There’s nothing wrong with wanting to keep your job, if the way you do that is by doing that job well. But in Washington, that isn’t exactly how the game is played. The most basic rule is you keep your job by building a war chest.

And who is going to give you a chest full of money but people who are getting something in exchange?

Now, since most members of Congress come from relatively or completely safe districts, from which reelection is all but certain, you might ask why they need a war chest. That’s where the millionaire’s fantasy comes in to play.

It’s not a fantasy about getting rich but about facing someone even richer than you are in an election. One of the loopholes that the Supreme Court has recognized in any system of campaign finance regulation allows people to spend unlimited amounts of their own money on their own campaigns.

Being rich doesn’t guarantee you victory (just ask Steve Forbes, who spent millions running for president, or my friend Al Checchi, who spent millions running for Governor of California), but that’s no answer to the nightmare. Virtually every member has one about a multimillionaire being recruited to run against him, reaching into their deep pockets, and giving him or her a run for their money. Literally.

What’s to prevent it? Having more money of your own. Deterrence, as it were. How do you raise it? Do you need to ask?

The House passed the lobby bill Wednesday, and you can expect the Senate will be passing them. Talk about coordination. Northrup Grumman? Moving the railroad that’s already been rebuilt? Right from this week’s Senate agenda.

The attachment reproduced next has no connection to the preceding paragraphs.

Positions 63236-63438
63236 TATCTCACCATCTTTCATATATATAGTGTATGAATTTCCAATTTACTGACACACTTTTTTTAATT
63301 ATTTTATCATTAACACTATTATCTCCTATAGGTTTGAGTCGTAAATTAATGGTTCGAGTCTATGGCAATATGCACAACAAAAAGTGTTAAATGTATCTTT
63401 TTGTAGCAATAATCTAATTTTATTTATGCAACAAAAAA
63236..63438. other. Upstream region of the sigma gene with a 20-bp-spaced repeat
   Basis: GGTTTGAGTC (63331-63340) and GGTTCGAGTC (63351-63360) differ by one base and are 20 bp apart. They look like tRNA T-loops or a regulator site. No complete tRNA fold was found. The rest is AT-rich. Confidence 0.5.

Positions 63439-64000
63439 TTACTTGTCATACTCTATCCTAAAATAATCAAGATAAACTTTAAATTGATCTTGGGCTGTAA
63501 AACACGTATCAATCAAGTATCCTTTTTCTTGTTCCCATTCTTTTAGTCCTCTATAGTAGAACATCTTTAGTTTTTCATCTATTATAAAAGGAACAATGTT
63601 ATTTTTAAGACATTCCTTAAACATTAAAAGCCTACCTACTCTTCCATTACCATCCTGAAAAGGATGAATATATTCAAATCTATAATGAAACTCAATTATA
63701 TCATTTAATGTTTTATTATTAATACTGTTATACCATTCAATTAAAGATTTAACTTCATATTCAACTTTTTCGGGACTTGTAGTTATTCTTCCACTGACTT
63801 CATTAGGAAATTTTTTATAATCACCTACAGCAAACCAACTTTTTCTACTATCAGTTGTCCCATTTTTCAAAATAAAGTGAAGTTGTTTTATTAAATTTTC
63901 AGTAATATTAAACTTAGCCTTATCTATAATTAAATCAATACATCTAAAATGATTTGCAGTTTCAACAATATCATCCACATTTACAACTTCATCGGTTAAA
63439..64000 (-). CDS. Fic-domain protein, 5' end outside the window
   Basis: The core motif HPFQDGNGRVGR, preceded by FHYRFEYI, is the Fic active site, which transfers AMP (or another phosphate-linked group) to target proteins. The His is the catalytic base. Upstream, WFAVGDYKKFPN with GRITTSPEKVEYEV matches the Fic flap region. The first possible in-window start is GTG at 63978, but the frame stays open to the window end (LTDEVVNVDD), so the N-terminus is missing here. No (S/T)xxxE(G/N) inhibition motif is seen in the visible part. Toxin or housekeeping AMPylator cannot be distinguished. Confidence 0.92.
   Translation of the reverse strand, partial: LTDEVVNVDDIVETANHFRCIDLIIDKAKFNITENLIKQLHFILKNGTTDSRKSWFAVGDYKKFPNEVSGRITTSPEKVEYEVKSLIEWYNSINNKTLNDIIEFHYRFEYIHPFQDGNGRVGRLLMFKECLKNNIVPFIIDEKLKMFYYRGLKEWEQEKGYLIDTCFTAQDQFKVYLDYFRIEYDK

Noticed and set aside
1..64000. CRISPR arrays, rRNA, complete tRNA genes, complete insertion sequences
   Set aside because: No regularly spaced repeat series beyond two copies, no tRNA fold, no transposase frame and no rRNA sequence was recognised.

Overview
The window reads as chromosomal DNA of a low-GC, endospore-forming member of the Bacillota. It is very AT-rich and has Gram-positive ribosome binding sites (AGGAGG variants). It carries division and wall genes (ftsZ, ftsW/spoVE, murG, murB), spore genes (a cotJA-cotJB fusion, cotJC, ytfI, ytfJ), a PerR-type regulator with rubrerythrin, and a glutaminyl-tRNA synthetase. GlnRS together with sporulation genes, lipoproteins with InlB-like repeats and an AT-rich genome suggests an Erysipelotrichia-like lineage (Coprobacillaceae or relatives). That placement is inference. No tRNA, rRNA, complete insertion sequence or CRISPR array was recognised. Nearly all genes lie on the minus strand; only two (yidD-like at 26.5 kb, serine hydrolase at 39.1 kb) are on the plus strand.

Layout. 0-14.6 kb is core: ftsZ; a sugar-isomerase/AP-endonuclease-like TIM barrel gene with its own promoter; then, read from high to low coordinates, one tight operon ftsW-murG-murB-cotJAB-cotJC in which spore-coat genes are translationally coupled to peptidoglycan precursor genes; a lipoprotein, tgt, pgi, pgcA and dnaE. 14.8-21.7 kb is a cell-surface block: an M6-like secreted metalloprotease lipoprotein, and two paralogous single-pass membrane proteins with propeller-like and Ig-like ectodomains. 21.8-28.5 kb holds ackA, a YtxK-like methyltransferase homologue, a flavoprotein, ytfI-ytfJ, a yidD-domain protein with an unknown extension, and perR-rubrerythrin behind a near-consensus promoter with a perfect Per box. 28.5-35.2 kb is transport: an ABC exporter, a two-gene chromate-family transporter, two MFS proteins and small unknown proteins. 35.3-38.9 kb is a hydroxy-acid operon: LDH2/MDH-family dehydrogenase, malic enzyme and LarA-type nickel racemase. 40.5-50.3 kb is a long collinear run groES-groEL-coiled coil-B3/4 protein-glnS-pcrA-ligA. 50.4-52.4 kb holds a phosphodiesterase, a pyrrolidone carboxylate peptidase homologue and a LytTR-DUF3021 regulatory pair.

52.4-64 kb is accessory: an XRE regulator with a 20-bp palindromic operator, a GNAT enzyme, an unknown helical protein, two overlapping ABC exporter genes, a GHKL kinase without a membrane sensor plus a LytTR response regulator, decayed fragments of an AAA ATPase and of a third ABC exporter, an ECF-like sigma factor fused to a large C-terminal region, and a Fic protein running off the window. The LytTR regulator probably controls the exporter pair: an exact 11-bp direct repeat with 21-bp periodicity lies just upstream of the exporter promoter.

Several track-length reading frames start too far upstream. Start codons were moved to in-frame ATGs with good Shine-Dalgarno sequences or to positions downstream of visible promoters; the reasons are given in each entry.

And you know who pays for that? Just look in the mirror.

Susan Estrich is currently the Robert Kingsley Professor of Law and Political Science at the University of Southern California and a member of the Board of Contributors of USA Today. She writes the "Portia" column for American Lawyer Media and is a contributing editor of The Los Angeles Times. She was appointed by the president to serve on the National Holocaust Council and by the mayor of the City of Los Angeles to serve on that city's Ethics Commission.

Estrich's books include "Real Rape," "Getting Away with Murder: How Politics is Destroying the Criminal Justice System," "Dealing with Dangerous Offenders," "Making the Case for Yourself: A Diet Book for Smart Women" and "Sex & Power," currently a Los Angeles Times bestseller.

She served as campaign manager for Michael Dukakis' presidential bid, becoming the first woman to head a U.S. presidential campaign. Estrich appears regularly on the Fox News Channel.

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Susan Estrich is currently the Robert Kingsley Professor of Law and Political Science at the University of Southern California and a member of the Board of Contributors of USA Today. She writes the "Portia" column for American Lawyer Media and is a contributing editor of The Los Angeles Times. She was appointed by the president to serve on the National Holocaust Council and by the mayor of the City of Los Angeles to serve on that city's Ethics Commission.

A woman of firsts, she was the first woman president of the Harvard Law Review and the first woman to head a national presidential campaign (Dukakis). Estrich is committed to paving the way for women to assume positions of leadership.

Books by Estrich include "Real Rape," "Getting Away with Murder: How Politics is Destroying the Criminal Justice System" and "Dealing with Dangerous Offenders." Her book "Making the Case for Yourself: A Diet Book for Smart Women," is a departure from her other works, encouraging women to take care of themselves by engaging the mind to fight for a healthy body. Her latest book, The Los Angeles Times bestseller, "Sex & Power," takes an impassioned look at the division of power between men and women in the American workforce, proving that the idea of gender equality is still just an idea.